Kenneth Avery is a Southern humorist with well over a thousand fans. The charm and wit in his writing span a nearly a decade.
How I Got Into Blogging
One day, my dear friend and very talented freelance writer Jody Kamins Harper of Dothan, Alabama, said to me in her creative and high-IQ voice, "Ken-NEE, uh, listen . . . why don't ya start your own blog? You can use blogging to vehicle your fantasies about Kathleen Turner, Penelope Cruz--but not together--and, uh, like it's great fun! Advertisers love bloggers if they are off-the-wall but somewhat sensible--and like, Ken-NEE, I say do it."
I love Jody's writing style and wish I had been blessed with it. She makes her items sound intelligent, an aspect I never learned when writing a column for our local newspaper The Journal Record managed by my good pal Les Walters. Walters is a multi-talented man. He's the best writer I know and a public figure, doing a lot of good for the Hamilton community. With a heated voice on more than one occasion, he told me, "You'd be a decent writer if you knew how to punctuate!"
So, these are the people who have influenced my blogging. The greatest impetus, however, is the fact I have medical bills to pay--lots of them. Maybe, just maybe, between my hidden, undeveloped talent and a few friends with their word-of-mouth support, I just may be able to release the worrisome burdens of skyrocketing medical costs.
The Fatal Diagnoses
From January 2003 for a year, I traveled to Tupelo, Mississippi, and Birmingham, Alabama to see every specialist available to learn why my body was hurting 24/7 and swelling like a Bambi helium-filled balloon. Finally, a knowledgeable intern at Kirkland Clinic in Birmingham diagnosed me as having fibromyalgia and neuropathy, a disease where nerve endings are irreparably damaged. My life was suddenly changed, and I was not able to work anymore.
Today, I stay home and do what I can for my wife Pam, who is a department manager at our local Walmart Super Center, and take meds seven days a week. Every three months I go to the Longtown Pain Clinic in Tupelo, Mississippi, for spinal injections to ease the intolerable pain.
I've become quite reflective as a result. With these grounds laid, I shall share my typical day.
Normalcy, Sleep, The Bible, and Coffee
What is truly normal? It's like the proverbial question, "What is truth?" Pilate asked of Jesus and would not stay for an answer (John 18:38, NIV). In other words, I have no idea how to define normal. I guess it's what one becomes accustomed to or comfortable with, a kind of a North Star upon what one bases his or her life for guidance.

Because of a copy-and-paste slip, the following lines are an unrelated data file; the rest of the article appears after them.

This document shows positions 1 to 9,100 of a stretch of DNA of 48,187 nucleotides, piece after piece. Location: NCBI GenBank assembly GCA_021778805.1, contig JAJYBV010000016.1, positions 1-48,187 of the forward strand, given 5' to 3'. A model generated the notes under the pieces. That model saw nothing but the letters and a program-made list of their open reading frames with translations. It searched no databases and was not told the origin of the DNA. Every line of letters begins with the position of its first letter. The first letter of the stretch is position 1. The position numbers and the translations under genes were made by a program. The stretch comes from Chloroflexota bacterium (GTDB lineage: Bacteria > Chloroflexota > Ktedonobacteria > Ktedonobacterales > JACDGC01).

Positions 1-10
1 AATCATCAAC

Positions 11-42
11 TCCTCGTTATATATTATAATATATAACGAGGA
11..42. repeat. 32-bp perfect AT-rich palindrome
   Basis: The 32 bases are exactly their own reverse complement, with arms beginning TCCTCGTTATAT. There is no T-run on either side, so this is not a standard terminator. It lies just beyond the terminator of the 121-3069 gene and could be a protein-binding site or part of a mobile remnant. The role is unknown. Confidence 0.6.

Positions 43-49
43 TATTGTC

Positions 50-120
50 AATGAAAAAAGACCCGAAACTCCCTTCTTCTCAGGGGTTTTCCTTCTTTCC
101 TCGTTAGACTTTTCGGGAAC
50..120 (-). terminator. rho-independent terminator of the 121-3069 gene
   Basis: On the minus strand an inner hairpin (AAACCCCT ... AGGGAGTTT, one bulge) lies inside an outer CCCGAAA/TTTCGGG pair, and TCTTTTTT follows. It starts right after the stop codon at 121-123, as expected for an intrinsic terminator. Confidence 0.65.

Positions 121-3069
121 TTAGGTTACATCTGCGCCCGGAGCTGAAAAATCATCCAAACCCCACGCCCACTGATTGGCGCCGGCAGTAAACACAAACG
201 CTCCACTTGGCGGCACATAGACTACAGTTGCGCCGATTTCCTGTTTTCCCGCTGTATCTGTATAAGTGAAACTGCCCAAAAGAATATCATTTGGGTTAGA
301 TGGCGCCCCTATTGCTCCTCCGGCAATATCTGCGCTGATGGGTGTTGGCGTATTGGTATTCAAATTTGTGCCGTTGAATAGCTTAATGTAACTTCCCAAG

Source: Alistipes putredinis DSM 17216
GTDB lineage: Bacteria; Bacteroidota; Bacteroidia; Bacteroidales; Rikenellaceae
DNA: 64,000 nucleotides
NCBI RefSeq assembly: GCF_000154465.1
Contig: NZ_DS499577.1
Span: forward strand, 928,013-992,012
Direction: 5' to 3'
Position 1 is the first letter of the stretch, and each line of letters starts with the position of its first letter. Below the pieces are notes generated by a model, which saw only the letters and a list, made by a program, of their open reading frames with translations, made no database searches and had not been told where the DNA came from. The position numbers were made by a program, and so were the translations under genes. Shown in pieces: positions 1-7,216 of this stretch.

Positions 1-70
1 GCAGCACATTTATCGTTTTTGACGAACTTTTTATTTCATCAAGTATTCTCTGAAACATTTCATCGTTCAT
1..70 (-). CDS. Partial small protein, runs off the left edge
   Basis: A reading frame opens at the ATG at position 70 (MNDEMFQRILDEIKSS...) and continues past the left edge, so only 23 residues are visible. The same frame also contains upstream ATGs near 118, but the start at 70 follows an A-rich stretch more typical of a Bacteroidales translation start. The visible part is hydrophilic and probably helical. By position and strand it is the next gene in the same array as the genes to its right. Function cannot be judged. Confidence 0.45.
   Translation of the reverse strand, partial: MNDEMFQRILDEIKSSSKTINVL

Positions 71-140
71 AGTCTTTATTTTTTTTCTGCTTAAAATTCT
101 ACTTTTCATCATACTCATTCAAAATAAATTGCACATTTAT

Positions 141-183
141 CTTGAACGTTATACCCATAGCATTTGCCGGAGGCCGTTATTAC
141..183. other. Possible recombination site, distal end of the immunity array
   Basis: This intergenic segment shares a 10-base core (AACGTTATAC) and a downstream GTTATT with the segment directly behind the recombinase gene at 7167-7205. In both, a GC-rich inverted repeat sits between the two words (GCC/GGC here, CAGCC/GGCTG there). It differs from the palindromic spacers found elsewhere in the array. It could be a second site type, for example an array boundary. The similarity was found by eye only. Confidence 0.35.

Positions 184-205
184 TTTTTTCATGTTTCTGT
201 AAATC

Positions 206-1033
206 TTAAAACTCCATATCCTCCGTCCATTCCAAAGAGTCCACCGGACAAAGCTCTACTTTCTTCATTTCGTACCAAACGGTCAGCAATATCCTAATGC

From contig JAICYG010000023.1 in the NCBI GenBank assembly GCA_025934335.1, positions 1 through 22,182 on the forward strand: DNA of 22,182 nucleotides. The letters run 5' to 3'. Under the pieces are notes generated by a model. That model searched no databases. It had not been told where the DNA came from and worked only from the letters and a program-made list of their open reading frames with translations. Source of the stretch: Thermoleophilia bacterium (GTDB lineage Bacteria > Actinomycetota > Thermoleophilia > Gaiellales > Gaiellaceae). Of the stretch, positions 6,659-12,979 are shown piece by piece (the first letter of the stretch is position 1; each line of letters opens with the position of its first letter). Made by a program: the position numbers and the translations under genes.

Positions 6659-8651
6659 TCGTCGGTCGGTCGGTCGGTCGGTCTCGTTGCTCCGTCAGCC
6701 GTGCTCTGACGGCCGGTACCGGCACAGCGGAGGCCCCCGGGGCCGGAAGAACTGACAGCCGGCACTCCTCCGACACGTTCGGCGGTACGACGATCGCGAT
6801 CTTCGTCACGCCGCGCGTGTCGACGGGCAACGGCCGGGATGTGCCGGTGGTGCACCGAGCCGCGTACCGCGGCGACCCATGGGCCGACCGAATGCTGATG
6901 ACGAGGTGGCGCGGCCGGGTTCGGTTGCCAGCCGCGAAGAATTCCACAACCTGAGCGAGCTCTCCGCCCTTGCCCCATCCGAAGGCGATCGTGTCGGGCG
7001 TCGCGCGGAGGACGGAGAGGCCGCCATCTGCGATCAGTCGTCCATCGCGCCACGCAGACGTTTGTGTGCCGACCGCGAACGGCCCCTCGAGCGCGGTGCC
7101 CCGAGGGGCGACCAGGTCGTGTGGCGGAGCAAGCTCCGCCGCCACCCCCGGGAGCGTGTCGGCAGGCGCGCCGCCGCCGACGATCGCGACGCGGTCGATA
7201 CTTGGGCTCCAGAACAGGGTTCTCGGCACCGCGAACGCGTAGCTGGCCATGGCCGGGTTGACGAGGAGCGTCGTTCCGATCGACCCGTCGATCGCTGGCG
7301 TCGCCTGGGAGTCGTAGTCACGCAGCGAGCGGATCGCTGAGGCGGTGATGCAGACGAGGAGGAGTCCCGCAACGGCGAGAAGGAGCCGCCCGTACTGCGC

Each morning I get out of bed--well, to be honest, I force myself, usually with the aid of an old-fashioned crowbar to get out of my humongous, comfy bed, that refreshing chamber where from 11:00 p.m. until 8:30 or 9:00 a.m. the next day, my mind (what's left of it) can recharge, regroup and, hopefully, arrange a positive and sensible thought pattern. I make my own bed, by the way, as I have no butler or pretty French maid.
After straightening, I have my morning devotional time to my Creator whom I adore but sometimes don't fully understand, especially about His plans for my life. Proverbs, Psalms, Isaiah, and the four gospels of Matthew, Mark, Luke and John, randomly read, anchor my soul into my crumbling body with the hopes that this failing structure can somehow be redeemed. This part of my day lasts 10 to 15 minutes.
Then, it's to the kitchen where I start the precise process of making coffee--Community Coffee from Baton Rouge, Louisiana--the only real coffee there is. I mean, who can beat a company that's been producing coffee since 1919 and places the joy of serving it's community first? That's great coffee!
Prescriptions, The Dan Patrick Show, and Facebook
My splendid joy over my morning coffee abruptly takes a nosedive when I face my medicine caddy, a clever contraption made of either American or Taiwanese plastic. This seemingly innocent, monstrous contraption holds my daily regiments of anti-depressants, painkillers, and mood enhancers, all pills prescribed by licensed doctors, supposedly to help me with my fibromyalgia. The facts regarding this disease are elusive.
Now I, for just a short time, watch what is supposed to be a sports-talk show called "The Dan Patrick Show." Patrick is formerly of ESPN in Bristol, Connecticut, but now owns his own studio in Milford, Connecticut, thanks to DirecTV. He dubs his backup crew, "The Danettes." I ponder over the feminine suggestion of the -ette suffix. My confusion over the all-men crew finally clears after consulting a dictionary. One final disappointment about Dan Patrick is that I have been unable talk to him via his phone number: 1-877-3DP SHOW. When I call this number, DirecTV answers and directs me to call a different number! (At that point, I get angry and hang up.) I've emailed Patrick several times at the address he broadcasts, and wouldn't you know?--he hasn't responded to one of my emails yet.
With around 45 minutes to an hour of this unfulfilling show, I turn off my Sanyo television and head to my workroom where I live on Facebook by talking to friends and freaks--believe-you-me, I've learned to stay out of politically based discussions!
Investment Dreaming, Woodstock, and the "Mayberry" of Alabama
My medications have kicked in by now, and I am feeling somewhat relieved. I think some of my meds cause my brain to send propaganda to my body and con it into believing that it's not really hurting. It's times like this when I wish I had some stock in Lily Pharmaceuticals. I'd become an anonymous philanthropist overnight--well, maybe two weeks. (Some roles in life take careful study.) In theory, I'd give thousands to banks and pay off other people's loans without them ever knowing what saint had relieved them of their worries--a Woodstockian idea!
Back to Lily Pharmaceuticals, this giant company was rumored to have given hundreds of dollars to some of the Woodstock performers as a brilliant public relations move. It apparently worked, as many rock-and-roll performers showed up without ever realizing they had.
Where are these music use-to-be legends anyway? I miss them. I have copies of Deja Vu recorded by Graham Nash, David Crosby, Steven Stills and Neil Young, along with Dallas Taylor and Greg Reeves. Woodstock was quite a time in our country's musical history.
Alas, I didn't get to go to Woodstock, mainly because I live in Hamilton, Alabama, a small town in northwest Alabama. Oh, we have inside plumbing and telephones, but people tease us about being the "Mayberry" of Alabama. While Mayberry has Andy and Barney ("The Andy Griffith Show"), we have a terrific sheriff, Kevin Williams. He's a level-headed, professional lawman--a rare and valuable commodity in today's society.
Naptime, Spicy V-8 Combo and Rock Music